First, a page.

When I made my last meatloaf, I only used half of the liver I had defrosted.  The other half I cooked, to preserve it till I was ready to eat it, too.  Then Monday rolled around -- Cinco de Mayo!  :-)  I know, "soup of the day" SHOULD have been tequila, but I had my really-authentic Mexican cookbook out, so I checked the index for "liver."

JACKPOT.  Only one liver recipe was listed, but WHAT A WINNER!  Outrageously easy, too.


1/2# liver
1 qt. beef stock
your favorite thickener -- I use konjac flour
1/2 c. dry sherry

Cook the liver in bacon grease.  Puree it with part of the stock.  Add the rest of the stock.  Bring to a simmer, and whisking constantly, sift in the konjac flour (or whatever) slowly till it begins to thicken a little.  Add salt and pepper to taste.  Stir in the sherry when you serve it.



give a dog a bad name and hang him

Another erstwhile lowcarber has joined the ranks of the starch brigade, and has begun the sad practice of strawman-fighting.  :-(

Because it's EASIER to contradict and mock a philosophical opponent when you exaggerate or oversimplify his/her argument.  It may make it easier to churn out blog-posts, but in the greater debate it doesn't get much ground covered.  The two (or more) sides waste time and effort restating their premises definitively, the waters become permanently muddied, and the people who really need a concise answer as soon as possible ... moulder to dust.

Crafting ways to malign a counter-argument inappropriately is sloppy debating and pathetic "reasoning."  Pasting an inapplicable label on, which everyone can agree to despise, does not make the basis of that position any less true.

NO, not everyone needs to VLC.  YES, tolerance can be measured, so no longer should be a question of preference over physiology.  ABSOLUTELY, experiments can and have been designed and run to prove any damned thing you want, so referencing studies by, for, and of the cherry-picker should perish from the earth.

But merely because some people carry more amylase-gene copies doesn't mean they SHOULD base their diets on starches.  Though they tolerate a higher-starch diet better than we consistent lowcarbers do, there's STILL the issue of hyperglycemia, and the fact that tissues like the eyes take damage from it because even with faultless insulin performance, it isn't insulin which allows glucose in or keeps it out.  If the ability to utilize starch well were the ONLY question in sugar-sourced illness, skinny people would not get diabetes.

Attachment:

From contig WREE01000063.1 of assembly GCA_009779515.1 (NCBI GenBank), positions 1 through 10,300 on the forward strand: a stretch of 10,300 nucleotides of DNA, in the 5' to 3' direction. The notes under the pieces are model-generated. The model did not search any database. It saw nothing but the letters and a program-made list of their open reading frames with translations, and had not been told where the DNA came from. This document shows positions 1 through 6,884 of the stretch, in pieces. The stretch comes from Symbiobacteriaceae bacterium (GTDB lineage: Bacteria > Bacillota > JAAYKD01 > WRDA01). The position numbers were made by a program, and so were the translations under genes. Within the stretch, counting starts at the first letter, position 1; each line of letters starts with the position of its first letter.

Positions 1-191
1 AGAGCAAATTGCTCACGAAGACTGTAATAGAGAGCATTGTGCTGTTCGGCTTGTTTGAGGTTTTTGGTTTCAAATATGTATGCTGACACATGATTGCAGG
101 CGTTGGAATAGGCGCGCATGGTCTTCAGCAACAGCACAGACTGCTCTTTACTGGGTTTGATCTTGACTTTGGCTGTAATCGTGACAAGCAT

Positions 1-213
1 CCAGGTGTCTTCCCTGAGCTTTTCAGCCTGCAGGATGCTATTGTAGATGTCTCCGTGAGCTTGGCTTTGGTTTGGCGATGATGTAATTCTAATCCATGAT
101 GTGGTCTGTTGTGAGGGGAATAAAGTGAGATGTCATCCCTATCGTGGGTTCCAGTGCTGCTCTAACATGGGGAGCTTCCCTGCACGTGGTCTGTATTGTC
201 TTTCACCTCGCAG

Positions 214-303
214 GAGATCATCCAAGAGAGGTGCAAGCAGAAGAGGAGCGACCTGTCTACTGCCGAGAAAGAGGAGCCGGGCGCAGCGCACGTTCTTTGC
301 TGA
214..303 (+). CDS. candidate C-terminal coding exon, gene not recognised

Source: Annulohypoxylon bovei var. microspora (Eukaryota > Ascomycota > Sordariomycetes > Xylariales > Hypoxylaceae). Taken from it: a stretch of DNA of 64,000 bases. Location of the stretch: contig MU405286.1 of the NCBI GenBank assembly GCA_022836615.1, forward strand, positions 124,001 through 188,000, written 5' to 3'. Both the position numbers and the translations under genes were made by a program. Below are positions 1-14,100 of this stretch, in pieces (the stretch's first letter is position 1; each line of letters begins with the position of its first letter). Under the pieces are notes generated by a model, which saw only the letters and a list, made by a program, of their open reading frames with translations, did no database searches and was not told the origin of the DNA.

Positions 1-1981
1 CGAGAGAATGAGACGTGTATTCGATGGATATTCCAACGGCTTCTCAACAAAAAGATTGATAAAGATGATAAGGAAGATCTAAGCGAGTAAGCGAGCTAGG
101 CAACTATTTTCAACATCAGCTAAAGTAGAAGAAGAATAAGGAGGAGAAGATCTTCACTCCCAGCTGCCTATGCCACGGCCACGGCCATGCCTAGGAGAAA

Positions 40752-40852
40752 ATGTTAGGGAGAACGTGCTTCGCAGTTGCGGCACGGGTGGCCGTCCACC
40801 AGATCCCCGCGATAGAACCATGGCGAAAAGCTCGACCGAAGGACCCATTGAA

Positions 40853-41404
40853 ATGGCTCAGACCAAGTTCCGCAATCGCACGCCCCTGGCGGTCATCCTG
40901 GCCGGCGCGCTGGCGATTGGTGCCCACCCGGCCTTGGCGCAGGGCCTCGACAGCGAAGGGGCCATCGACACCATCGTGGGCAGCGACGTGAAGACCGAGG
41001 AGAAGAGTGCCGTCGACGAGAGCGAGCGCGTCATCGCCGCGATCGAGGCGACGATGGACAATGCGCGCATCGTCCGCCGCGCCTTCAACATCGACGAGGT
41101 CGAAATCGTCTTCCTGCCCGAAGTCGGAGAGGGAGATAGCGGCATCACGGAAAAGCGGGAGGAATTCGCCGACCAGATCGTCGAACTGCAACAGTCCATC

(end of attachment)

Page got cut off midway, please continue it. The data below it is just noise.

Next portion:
It's time to revisit Lifextension's outstanding post about amylase.  The novelty-loving blogosphere is very fond of focussing its attention so closely on details of the forest, the facts implied by the trees' distribution over the landscape sometimes gets ignored.

Tuesday, May 6, 2014

all carbs are not created equal -- but we all knew that

So far, Optimal Diet proportions haven't shown me much progress ... but stress has been an issue for months here.  Stress is the very worst thing to have to deal with while trying to eat for health and fat-loss!

(Our sunroom-and-garage addition planning is getting finalized, though.  We have our favorite construction guy on board -- that's one source of stress removed; we've chosen the hot-tub, fireplace, floor tile and doors and windows.  Floor plan is as carved-in-stone as is humanly possible.  Whew.  Found someone to take care of our dog and bird, too, after our usual TWO dog-sitters had conflicts with our vacation dates.  BIG "whew.")

So for the next two weeks -- i vow here with witnesses! -- i'm going to be very, very good.  I may not achieve "perfect" but i WILL be that way inclined.  One glass of wine with lunch and dinner, not imbibed in advance.  Wine is an important digestive aid with me, but if i start my first glass while i'm cooking, i have to pour another when we sit down to our meal.  One glass is not moreish but two are -- sneaky stuff!  And three glasses of wine IMPAIRS digestion.  :-)

No potatoes.  Minimal lettuce.  Be wary of inulin.  Be wary of ANYTHING that causes bloat!  Avoid goitrogens.  Buy a cucumber.  Squash (two types in the fridge already) seems to be trouble-free in the serving sizes i favor.  Half-cup of rice causes no problems.